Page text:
Briefing Room


Career in public service more than a job to Alejandro Cortes ’05

February 1, 2016 | Alumni

Public service isn’t just a job to Alejandro Cortes ’05: it’s a career he’s been preparing for since law school. Just six years after graduation, he took on one of the biggest challenges a young lawyer can face, representing the City of Cleveland in matters involving police, fire, E.M.S, and homeland security forces as an assistant director of law.

“After spending six years as a staff attorney at a court, I was ready for the next challenge in my career. In an entity like the City of Cleveland, there aren’t a lot of resources to go around, so it was going to be baptism by fire. Yes, there would be supervision, obviously, but your cases are your cases and you have to run with them, which was really appealing to me because I wanted to get that immediate experience,” he said.

As part of his responsibilities in city’s public safety division, Cortes litigated a wide variety of cases dealing with the area’s public safety forces, including police, fire, E.M.S, corrections, animal control, and homeland security.

“Primarily I worked on 1983 litigation, which is police misconduct, and other governmental wrong-doings,” he explained. “In addition to 1983 work, I had a few wrongful death cases involving police and E.M.S. dispatchers, and I had simpler cases too, like rear-end motor vehicle accident cases involving police cruisers, fire trucks, and ambulances. It really ran the gambit from legally complex, factually intensive 1983 lawsuits to a replevin case over a $250 handgun.”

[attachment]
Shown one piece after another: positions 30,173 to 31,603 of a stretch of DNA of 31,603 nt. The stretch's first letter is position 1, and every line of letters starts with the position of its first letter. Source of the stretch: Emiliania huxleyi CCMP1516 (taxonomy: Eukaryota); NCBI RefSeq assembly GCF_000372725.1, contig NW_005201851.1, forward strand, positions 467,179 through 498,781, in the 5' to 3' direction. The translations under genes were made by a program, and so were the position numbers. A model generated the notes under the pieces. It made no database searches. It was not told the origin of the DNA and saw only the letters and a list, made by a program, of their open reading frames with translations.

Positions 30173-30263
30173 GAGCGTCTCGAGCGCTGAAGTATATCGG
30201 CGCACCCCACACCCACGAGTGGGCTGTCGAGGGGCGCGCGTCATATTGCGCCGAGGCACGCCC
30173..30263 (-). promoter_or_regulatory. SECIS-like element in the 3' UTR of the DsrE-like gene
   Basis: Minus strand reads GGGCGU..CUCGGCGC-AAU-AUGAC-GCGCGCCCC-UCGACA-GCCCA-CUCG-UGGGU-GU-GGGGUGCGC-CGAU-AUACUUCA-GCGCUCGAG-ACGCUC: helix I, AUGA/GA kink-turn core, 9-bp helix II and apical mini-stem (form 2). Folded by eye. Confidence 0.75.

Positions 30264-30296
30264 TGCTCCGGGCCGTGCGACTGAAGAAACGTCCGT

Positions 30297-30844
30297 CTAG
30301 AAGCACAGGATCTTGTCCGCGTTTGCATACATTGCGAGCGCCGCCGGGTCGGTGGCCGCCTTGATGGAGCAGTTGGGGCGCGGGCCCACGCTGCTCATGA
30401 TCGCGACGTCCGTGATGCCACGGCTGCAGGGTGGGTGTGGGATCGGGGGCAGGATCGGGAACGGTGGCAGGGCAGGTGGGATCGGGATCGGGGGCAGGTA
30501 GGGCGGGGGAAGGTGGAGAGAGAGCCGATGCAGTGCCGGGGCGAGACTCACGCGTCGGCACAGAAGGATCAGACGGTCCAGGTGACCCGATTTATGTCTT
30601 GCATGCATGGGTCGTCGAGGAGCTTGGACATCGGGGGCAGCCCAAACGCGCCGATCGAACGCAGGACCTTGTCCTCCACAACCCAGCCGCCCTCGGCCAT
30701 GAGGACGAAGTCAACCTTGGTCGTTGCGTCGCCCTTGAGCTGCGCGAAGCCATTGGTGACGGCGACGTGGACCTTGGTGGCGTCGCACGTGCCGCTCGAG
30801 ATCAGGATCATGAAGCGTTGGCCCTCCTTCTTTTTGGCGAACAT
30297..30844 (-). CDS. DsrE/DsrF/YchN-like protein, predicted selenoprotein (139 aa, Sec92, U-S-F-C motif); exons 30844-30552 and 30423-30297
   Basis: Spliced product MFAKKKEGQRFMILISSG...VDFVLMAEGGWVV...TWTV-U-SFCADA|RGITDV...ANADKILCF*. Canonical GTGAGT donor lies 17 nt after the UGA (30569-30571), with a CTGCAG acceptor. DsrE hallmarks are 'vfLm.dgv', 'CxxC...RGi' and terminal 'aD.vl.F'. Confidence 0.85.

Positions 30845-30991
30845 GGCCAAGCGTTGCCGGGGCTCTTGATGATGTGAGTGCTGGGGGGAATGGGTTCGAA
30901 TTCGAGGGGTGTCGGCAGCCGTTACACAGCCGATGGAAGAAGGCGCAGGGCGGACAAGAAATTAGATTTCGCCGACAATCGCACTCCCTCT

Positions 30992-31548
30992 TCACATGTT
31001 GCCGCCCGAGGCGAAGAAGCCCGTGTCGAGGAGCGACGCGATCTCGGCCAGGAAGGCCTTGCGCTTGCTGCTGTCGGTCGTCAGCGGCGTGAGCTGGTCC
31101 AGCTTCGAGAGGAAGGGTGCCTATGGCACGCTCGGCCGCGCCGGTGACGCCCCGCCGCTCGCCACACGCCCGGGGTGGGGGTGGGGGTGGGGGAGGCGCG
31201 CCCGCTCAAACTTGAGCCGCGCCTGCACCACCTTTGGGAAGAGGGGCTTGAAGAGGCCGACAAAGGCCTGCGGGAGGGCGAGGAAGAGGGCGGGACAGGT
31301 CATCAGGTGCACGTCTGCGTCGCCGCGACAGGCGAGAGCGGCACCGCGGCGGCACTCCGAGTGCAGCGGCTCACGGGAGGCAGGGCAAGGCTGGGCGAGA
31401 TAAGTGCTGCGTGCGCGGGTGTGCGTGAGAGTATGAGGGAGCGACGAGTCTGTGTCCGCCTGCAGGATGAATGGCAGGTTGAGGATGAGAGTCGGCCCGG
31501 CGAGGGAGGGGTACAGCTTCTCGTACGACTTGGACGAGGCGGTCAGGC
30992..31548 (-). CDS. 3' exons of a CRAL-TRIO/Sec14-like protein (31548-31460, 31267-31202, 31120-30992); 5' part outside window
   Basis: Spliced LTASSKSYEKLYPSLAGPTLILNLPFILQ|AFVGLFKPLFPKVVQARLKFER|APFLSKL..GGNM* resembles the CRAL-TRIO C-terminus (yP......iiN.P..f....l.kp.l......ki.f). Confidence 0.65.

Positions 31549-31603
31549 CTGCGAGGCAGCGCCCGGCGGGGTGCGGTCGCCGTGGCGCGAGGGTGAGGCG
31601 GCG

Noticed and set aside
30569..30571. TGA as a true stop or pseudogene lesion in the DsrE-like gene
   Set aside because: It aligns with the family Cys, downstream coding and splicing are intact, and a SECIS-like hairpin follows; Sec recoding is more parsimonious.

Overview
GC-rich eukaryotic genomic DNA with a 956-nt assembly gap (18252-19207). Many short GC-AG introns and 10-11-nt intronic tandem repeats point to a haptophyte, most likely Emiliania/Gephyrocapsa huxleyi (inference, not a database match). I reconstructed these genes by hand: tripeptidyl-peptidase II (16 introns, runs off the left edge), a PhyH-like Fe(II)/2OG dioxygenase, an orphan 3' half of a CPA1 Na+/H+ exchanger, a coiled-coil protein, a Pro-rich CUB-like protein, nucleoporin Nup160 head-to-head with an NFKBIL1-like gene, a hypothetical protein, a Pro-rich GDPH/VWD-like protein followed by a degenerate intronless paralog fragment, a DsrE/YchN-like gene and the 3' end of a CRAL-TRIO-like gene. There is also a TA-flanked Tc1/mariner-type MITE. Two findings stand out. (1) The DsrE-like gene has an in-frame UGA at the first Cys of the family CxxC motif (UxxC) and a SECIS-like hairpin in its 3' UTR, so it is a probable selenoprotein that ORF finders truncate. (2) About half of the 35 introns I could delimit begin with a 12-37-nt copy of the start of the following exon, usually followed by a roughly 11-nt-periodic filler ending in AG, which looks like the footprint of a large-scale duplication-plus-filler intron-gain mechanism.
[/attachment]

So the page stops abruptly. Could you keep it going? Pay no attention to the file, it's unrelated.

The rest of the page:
Cortes was also responsible for handling labor arbitrations between the city and emergency service organizations as well, representing the city’s interests in those disputes.

“About 40 percent of what I did was labor arbitration with the City of Cleveland that affected our safety forces,” he said. “It was primarily police and fire, so if they were disciplined, because they are all unionized, they had the opportunity to present grievances and then it would ultimately culminate in arbitration if it wasn’t resolved. I defended the city in those cases against the union and its counsel.”

Cortes said he felt prepared to handle the highly important work he did during his time with the city from the start thanks to the sound legal foundation he built for himself by serving on Judge Carolyn B. Friedland’s staff at the Cuyahoga County Court of Common Pleas just after law school.

“It was a wonderful experience. I would recommend it to any graduating student. Law school prepared me to be a lawyer in terms of how to approach the practice of law, but to see the nuts and bolts of day-to-day litigation up close and personal as a staff attorney was really great. I saw amazing lawyers, I saw some really bad lawyers and it helped me in my own practice,” he said.

Cortes takes a great deal of pride in the fact that he was able to successfully represent and work with men and women who so often put their lives on the line to protect the people of Cleveland.

“Thinking about my time with the city, I met a lot of wonderful police officers in the time that I was there. And given the current climate, having dealt with them through the various cases I handled, when you sit down and talk with them and you hear their perspective, it gave me a greater understanding and appreciation for what police officers do,” he said.

“Not that police officers can’t do anything wrong,” he added, “but I understand when I see a situation on the news, there’s something else to the story – we don’t know why it happened, or how the facts played out. And, for me, I felt a great sense of accomplishment defending these people in court because many times they really didn’t do anything wrong, it was a decision that was thrust upon them by a series of events, and they had to make a decision; either they go home that night or they don’t. They are generally good people; they just got caught up in a bad situation.”

Cortes recently began a new job as associate general counsel at the Cuyahoga Metropolitan Housing Authority. He said he plans to use the skills and experience he gained while working for the city’s public safety division to succeed in his new position as he begins the next chapter in his career.